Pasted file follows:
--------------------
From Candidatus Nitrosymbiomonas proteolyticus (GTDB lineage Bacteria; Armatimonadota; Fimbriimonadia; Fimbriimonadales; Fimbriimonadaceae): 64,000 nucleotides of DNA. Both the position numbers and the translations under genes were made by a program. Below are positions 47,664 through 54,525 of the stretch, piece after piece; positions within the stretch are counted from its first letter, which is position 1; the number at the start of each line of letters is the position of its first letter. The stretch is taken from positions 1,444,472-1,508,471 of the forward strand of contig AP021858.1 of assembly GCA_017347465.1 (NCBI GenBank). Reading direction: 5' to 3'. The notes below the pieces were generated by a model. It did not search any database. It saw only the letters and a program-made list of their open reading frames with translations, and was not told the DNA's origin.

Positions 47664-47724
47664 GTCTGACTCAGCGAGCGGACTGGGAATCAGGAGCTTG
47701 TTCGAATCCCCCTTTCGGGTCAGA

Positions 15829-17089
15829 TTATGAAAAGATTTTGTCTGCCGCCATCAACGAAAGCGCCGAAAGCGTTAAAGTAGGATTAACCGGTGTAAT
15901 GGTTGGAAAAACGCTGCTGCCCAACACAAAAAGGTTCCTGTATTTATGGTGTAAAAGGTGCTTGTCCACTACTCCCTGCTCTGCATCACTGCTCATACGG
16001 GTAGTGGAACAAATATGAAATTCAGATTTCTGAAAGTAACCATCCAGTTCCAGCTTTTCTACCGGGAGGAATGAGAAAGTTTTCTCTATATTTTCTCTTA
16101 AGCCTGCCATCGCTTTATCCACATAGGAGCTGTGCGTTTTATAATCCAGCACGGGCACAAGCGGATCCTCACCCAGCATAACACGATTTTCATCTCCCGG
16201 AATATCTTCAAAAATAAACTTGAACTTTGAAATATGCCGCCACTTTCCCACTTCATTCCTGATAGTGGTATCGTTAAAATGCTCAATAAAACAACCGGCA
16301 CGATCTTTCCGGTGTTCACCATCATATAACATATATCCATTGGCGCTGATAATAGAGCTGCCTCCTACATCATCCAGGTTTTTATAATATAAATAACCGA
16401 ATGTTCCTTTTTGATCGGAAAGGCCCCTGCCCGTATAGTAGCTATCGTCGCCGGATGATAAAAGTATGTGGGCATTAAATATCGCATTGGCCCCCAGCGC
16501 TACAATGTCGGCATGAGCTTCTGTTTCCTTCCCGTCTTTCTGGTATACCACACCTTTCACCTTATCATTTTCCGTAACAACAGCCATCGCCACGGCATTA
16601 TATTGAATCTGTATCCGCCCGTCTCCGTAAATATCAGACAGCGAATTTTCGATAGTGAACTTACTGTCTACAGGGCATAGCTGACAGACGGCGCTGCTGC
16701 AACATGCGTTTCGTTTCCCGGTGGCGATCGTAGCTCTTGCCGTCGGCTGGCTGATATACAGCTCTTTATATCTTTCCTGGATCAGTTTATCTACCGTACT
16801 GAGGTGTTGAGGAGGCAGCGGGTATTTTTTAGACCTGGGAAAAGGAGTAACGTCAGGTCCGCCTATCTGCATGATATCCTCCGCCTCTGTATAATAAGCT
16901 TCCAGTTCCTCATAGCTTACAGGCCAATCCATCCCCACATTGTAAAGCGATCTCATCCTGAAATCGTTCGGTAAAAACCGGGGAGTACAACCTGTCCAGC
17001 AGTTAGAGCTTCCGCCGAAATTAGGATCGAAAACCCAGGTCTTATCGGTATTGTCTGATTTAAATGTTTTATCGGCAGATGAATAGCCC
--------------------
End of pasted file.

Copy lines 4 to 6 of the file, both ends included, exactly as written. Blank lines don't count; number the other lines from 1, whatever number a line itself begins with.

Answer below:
47701 TTCGAATCCCCCTTTCGGGTCAGA

Positions 15829-17089
15829 TTATGAAAAGATTTTGTCTGCCGCCATCAACGAAAGCGCCGAAAGCGTTAAAGTAGGATTAACCGGTGTAAT